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Old August 27th, 2007, 01:36 AM   #1
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Aerial photography -- remote wing mount

Next weekend I plan to do aerial photography with a Canon XH-A1.

I have a few questions. But first I'll explain the camera setup and how I will control the camera.

SETUP
1) I've welded a steel, U-shaped bracket that cradles my XH-A1.
The bracket attaches to the tripod screw, and it straps to the handle.
2) The steel bracket will be attached to the wing struts of a Piper Cub plane. The camera will be 8-feet out on the wing (well beyond the propeller). I'm confident the camera is secure and will be OK in 90 mile-per-hour winds. The pilot has approved the setup.
3) I have a remote control with an 8-foot cable: record/pause/zoom/focus. I will control the camera from inside the cab.
4) I have a portable DVD player with an 8-foot cable. This is my monitor inside the airplane. The camera's LCD will be closed.
5) The front-facing microphone will be covered with a plastic bag and duct taped to prevent damage from force of wind.
6) The plane has four hours of gas. I have an 8-hour battery in the XH-A1.

QUESTIONS
1) Should I use the image stabilizer? I'm leaning towards yes. This is a small airplane (fabric construction). I don't know if the wing vibrates.
2) Should I trust auto-focus, or leave the camera set on infinity? I'm leaning to setting at infinity. If the image is constantly moving, then the camera may have a difficult time acquiring edges to focus on. Right?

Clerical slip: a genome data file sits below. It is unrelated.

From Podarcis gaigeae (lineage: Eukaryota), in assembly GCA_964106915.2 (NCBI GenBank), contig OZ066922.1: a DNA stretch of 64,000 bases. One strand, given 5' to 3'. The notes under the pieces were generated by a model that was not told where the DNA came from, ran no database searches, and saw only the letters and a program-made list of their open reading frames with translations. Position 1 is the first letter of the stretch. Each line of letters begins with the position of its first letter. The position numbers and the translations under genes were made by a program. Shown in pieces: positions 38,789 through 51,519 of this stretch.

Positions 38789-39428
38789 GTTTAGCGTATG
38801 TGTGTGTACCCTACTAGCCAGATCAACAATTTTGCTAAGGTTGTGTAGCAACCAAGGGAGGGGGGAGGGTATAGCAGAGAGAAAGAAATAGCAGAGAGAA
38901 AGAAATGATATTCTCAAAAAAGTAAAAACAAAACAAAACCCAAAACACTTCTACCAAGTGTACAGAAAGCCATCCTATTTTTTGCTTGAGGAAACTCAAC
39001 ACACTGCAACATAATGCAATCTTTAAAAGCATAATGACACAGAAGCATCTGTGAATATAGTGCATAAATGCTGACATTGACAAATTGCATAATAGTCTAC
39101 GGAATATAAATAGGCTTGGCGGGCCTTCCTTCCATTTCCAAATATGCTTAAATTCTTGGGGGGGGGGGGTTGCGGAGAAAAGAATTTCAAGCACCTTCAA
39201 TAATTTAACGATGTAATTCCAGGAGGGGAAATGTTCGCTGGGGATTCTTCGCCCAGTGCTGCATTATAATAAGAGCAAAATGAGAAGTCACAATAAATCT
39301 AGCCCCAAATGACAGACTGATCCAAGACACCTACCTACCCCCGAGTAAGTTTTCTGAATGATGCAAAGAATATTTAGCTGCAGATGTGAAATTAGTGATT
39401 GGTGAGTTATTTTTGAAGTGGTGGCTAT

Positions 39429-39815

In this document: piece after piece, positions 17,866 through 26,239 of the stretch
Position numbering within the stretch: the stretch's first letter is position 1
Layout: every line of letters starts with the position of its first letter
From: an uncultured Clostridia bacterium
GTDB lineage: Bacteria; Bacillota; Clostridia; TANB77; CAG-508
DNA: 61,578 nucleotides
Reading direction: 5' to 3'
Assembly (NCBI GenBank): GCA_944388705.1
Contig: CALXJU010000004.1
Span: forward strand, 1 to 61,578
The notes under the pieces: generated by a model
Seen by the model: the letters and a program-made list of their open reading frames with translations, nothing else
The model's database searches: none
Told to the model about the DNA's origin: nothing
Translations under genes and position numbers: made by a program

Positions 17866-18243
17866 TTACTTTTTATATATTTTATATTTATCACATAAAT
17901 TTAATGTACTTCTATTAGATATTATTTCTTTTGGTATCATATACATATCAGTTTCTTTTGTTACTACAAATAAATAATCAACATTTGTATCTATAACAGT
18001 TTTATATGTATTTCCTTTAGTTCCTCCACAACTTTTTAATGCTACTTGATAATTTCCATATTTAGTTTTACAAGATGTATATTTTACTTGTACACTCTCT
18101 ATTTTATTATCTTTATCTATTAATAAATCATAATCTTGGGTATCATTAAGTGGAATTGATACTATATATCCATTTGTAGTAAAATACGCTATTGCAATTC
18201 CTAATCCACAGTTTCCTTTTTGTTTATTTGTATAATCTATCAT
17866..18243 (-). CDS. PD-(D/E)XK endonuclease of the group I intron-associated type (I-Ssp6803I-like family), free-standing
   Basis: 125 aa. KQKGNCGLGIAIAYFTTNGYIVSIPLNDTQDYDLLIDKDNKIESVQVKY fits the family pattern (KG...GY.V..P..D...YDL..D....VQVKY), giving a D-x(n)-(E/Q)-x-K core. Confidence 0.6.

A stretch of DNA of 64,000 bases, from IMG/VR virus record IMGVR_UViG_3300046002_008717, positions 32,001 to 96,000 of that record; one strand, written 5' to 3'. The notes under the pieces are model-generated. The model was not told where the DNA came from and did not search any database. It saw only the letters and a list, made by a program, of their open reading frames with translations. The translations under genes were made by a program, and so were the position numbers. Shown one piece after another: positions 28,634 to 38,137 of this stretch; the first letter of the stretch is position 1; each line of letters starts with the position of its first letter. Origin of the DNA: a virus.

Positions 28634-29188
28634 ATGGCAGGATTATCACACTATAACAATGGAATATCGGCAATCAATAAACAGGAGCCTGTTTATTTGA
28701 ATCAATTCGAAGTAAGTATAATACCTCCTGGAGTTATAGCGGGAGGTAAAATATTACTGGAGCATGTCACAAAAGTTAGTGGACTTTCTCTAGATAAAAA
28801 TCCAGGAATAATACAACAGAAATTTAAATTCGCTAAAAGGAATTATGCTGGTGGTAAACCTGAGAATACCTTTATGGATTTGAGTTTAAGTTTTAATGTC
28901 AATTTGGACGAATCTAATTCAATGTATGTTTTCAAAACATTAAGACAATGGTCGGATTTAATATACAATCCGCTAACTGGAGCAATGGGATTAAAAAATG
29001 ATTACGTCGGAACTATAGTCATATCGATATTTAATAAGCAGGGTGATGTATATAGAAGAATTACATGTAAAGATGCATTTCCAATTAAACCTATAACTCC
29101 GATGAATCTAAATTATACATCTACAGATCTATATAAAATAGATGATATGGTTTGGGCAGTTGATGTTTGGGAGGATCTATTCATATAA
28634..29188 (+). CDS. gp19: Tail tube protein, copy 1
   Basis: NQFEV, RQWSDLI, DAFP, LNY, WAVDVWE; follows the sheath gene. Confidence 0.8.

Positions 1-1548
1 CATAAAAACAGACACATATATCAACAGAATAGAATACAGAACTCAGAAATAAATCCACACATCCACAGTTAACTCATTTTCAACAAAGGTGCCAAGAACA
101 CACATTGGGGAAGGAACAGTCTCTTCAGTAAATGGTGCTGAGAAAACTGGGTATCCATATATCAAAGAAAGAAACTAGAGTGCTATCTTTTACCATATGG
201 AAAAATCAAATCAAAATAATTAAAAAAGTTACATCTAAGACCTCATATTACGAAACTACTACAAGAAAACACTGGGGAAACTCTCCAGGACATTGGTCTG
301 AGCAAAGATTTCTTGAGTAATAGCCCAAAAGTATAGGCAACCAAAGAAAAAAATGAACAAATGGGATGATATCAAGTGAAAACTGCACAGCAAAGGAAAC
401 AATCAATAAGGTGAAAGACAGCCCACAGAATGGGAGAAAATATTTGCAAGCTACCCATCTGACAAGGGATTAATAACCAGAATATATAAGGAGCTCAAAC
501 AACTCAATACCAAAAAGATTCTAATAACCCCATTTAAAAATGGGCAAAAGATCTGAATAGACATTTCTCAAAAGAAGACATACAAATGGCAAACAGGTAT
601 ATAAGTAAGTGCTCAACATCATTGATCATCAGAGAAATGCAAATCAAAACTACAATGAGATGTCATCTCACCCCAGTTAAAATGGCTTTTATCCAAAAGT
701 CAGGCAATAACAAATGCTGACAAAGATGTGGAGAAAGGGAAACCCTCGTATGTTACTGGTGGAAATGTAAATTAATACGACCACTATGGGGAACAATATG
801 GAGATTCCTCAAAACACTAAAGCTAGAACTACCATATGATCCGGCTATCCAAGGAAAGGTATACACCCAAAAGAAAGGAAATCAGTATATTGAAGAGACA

3) Shutter speed recommendation? What will look natural? What setting would you use?

Is there anything I'm forgettingg? Helpful suggestions would be appreciated. I only get one shot at this.

Last edited by Eric Muehling; August 27th, 2007 at 01:39 AM. Reason: spelling
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Old August 27th, 2007, 01:50 AM   #2
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Hi Eric,

1. Yes, you'll want OIS on in this case, to dampen any vibration transmitted through the mount.

2. If the lens is left at full wide focal length, then the AF should suffice. What are you using for a remote control, specifically? The Canon ZR-2000 wired remote controller allows you to remotely toggle between AF and MF, giving you the best of both worlds.

3. Depends on the selected frame rate and how bright the day is, and what kind of look you want. Default shutter speeds are 1/60 in 60i, 1/30 in 30F and 1/48 in 24F. Shoot in Tv (shutter priority) mode and the camcorder will keep the shutter speed locked where you want it and it will find the proper exposure automatically.
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Old August 27th, 2007, 02:10 AM   #3
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Yes, I have the Canon ZR-2000 wired remote controller.
If the camera goes to 'sleep' during a period of inactivity, then I hope I can wake it up with my ZR-2000. But I haven't tested that yet.

The ground will (hopefully) be at least 100 feet away when filming.
So I'll focus on infinity with a fairly wide-angle lens setting.

As for shutter speed ... I have more experience with still photography.
I wouldn't shoot stills from an airplane at less than 1/125th of a second.
Does the same rule apply to video? Yes, I'll use image stabalization.
I expect mid-day sun and plenty of light. I'll set ND to 1/6, and I'm thinking
about a shutter speed around 1/125 to 1/500. Comments?